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  • Folklore Fights the Nazis: Humor in Occupied Norway, 1940–1945
  • Book
  • Kathleen Stokker
  • 1997
  • Published by: University of Wisconsin Press
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summary
    Armed with jokes, puns, and cartoons, Norwegians tried to keep their spirits high and foster the Resistance by poking fun at the occupying Germans during World War II. Despite a 1942 ordinance mandating death for the ridicule of Nazi soldiers, Norwegians attacked the occupying Nazis and their Norwegian collaborators by means of anecdotes, quips, insinuating personal ads, children’s stories, Christmas cards, mock postage stamps, and symbolic clothing.
    In relating this dramatic story, Kathleen Stokker draws upon her many interviews with survivors of the Occupation and upon the archives of the Norwegian Resistance Museum and the University of Oslo. Central to the book are four “joke notebooks” kept by women ranging in age from eleven to thirty, who found sufficient meaning in this humor to risk recording and preserving it. Stokker also cites details from wartime diaries of three other women from East, West, and North Norway. Placing the joking in historical, cultural, and psychological context, Stokker demonstrates how this seemingly frivolous humor in fact contributed to the development of a resistance mentality among an initially confused, paralyzed, and dispirited population, stunned by the German invasion of their neutral country.
    For this paperback edition, Stokker has added a new preface offering a comparative view of resistance through humor in neighboring Denmark.

Table of Contents

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  1. Cover
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  1. Frontmatter
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  1. Contents
  2. pp. 1-2
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  1. To the Reader
  2. pp. 3-8
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  1. Preface
  2. pp. 9-12
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  1. The Diarists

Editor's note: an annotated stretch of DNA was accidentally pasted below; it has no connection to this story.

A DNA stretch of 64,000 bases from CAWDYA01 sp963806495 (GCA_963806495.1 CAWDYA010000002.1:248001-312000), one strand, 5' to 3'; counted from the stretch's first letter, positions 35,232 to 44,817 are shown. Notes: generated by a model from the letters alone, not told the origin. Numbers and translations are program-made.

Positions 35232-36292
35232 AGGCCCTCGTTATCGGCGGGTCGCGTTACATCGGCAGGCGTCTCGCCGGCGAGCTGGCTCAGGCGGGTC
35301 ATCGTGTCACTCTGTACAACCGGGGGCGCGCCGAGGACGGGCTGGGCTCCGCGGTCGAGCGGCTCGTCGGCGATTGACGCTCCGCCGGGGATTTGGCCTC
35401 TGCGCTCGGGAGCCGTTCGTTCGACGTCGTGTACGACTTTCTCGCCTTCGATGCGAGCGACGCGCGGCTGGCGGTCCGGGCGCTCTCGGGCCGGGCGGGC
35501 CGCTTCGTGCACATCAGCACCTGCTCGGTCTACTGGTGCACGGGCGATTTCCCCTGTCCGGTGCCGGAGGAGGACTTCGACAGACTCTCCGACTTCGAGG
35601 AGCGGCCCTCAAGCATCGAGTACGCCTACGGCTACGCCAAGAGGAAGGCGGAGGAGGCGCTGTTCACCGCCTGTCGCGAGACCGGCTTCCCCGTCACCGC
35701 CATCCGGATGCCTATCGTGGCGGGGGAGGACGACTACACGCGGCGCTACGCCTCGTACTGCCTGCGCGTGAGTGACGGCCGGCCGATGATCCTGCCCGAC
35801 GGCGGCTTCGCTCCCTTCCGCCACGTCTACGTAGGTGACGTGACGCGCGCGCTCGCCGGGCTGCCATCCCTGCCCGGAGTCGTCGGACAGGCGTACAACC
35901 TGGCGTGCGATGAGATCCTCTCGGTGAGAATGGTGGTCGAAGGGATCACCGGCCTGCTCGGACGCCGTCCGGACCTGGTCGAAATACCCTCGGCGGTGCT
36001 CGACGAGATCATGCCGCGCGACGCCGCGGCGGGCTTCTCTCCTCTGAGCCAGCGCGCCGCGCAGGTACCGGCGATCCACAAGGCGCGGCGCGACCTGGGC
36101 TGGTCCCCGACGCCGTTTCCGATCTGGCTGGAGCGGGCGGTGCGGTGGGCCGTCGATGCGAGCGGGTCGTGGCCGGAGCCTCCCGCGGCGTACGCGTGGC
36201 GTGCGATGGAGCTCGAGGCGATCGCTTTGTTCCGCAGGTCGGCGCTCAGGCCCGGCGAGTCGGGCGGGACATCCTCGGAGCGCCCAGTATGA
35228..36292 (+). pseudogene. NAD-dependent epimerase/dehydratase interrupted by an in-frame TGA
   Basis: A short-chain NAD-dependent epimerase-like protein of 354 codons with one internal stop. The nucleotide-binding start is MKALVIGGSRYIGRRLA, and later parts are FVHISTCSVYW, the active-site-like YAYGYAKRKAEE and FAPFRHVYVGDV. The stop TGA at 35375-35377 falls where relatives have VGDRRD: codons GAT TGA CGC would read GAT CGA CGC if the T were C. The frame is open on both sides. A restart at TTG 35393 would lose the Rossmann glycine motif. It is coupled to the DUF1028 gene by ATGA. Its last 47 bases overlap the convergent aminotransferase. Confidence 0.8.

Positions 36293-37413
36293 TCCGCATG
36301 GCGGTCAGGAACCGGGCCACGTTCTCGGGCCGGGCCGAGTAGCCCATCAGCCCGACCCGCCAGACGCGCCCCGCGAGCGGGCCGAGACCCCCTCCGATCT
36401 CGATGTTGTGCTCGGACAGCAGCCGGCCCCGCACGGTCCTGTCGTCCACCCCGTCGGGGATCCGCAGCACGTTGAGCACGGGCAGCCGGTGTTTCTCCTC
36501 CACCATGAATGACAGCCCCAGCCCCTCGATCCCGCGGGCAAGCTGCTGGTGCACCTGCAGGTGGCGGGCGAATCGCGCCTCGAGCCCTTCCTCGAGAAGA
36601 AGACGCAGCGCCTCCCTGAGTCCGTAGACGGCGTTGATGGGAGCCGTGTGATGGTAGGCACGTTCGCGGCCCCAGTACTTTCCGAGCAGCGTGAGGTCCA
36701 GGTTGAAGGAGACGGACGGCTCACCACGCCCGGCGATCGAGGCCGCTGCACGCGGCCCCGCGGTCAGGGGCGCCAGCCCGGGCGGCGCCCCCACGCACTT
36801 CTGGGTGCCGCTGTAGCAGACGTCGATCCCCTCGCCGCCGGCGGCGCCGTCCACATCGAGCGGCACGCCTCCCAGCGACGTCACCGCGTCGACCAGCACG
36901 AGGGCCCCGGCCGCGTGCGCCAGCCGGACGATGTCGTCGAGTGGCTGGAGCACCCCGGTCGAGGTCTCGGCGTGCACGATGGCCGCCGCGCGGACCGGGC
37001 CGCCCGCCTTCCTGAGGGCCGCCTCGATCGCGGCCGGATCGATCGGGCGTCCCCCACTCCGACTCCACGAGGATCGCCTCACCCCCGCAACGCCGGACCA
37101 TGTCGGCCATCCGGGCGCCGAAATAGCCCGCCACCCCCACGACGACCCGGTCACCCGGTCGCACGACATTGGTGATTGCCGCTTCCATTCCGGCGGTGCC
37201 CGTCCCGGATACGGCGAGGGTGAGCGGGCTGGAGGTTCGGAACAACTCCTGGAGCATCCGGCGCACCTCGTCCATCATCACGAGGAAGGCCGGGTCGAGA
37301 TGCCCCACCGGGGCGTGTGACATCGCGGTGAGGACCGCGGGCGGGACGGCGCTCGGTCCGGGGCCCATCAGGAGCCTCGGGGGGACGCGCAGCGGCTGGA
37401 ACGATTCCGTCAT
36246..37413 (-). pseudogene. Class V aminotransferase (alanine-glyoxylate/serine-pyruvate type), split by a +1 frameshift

2. pp. 13-16
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  1. Introduction
  2. pp. 17-22
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  1. 1. The Humor of Contempt
  2. pp. 23-36
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  1. 2. Quisling and Hitler Jokes
  2. pp. 37-56
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  1. 3. Fraternizing with the Enemy: The Tyskertos
  2. pp. 57-70
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  1. 4. Humor's Response to Nazi Repression and Cruelty
  2. pp. 71-88
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  1. 5. Answering Back: The Growth of Anti-Nazi Solidarity
  2. pp. 89-104
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  1. 6. Adjusting the Image of the Ubermensch: Humor's Antidote to Nazi Propaganda
  2. pp. 105-124
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  1. 7. The Universality of Resistance and Absence of Nazi Support: Humor's View
  2. pp. 125-137
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  1. 8. Daily Life in Reality and in Humor
  2. pp. 138-159
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  1. 9. A Humorous Perspective on War Developments: From the Battle of Britain to the Flight of Rudolph Hess
  2. pp. 160-169
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  1. 10. Further Perspectives on War Developments: Mussolini, Rommel, and Operation Barbarossa
  2. pp. 170-184
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  1. 11. Germany's Bleak Prospects for Victory: High Hopes for Haakon's Return
  2. pp. 185-204
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  1. 12. The Function and Legacy of Occupation Humor
  2. pp. 205-214
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  1. Notes
  2. pp. 215-254
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  1. Bibliography
  2. pp. 255-262
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  1. Index
  2. pp. 263-273
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